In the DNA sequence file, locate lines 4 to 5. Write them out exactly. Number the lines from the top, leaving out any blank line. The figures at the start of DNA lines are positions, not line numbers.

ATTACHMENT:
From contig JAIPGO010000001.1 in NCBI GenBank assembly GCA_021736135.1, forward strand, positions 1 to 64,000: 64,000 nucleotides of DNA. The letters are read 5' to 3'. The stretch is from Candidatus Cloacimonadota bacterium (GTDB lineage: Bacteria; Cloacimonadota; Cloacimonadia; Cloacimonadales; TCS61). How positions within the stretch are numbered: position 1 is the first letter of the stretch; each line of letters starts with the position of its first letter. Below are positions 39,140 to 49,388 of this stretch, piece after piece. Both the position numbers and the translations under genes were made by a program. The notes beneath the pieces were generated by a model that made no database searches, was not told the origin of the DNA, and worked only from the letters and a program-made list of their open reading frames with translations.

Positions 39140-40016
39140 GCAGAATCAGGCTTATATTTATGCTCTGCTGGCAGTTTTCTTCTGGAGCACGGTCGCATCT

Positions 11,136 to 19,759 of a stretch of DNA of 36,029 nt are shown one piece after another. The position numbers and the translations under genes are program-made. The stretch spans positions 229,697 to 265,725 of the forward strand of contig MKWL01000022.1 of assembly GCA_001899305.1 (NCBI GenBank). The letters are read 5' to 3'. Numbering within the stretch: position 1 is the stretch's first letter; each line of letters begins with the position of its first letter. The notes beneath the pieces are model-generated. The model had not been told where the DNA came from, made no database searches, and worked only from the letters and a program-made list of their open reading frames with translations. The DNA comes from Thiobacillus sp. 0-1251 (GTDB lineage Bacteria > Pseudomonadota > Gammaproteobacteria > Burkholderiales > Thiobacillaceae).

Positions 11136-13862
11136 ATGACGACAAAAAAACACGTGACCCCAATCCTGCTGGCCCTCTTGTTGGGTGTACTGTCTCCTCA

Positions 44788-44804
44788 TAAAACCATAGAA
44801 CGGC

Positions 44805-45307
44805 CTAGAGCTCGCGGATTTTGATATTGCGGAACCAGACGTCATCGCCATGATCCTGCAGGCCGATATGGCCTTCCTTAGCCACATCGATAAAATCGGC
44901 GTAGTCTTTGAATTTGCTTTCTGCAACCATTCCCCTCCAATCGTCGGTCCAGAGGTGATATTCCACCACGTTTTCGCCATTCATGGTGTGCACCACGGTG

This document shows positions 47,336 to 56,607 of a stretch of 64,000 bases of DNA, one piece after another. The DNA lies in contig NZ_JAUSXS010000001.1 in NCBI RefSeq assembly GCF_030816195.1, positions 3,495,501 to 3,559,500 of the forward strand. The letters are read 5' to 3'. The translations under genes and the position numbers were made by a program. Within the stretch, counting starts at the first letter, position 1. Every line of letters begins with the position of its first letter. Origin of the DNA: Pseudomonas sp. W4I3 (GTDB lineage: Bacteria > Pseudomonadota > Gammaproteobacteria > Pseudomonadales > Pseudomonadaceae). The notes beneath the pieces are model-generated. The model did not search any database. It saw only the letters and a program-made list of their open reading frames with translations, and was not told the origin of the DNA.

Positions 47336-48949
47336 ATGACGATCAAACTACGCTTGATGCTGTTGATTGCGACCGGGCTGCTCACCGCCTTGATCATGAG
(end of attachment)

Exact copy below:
Positions 11,136 to 19,759 of a stretch of DNA of 36,029 nt are shown one piece after another. The position numbers and the translations under genes are program-made. The stretch spans positions 229,697 to 265,725 of the forward strand of contig MKWL01000022.1 of assembly GCA_001899305.1 (NCBI GenBank). The letters are read 5' to 3'. Numbering within the stretch: position 1 is the stretch's first letter; each line of letters begins with the position of its first letter. The notes beneath the pieces are model-generated. The model had not been told where the DNA came from, made no database searches, and worked only from the letters and a program-made list of their open reading frames with translations. The DNA comes from Thiobacillus sp. 0-1251 (GTDB lineage Bacteria > Pseudomonadota > Gammaproteobacteria > Burkholderiales > Thiobacillaceae).

Positions 11136-13862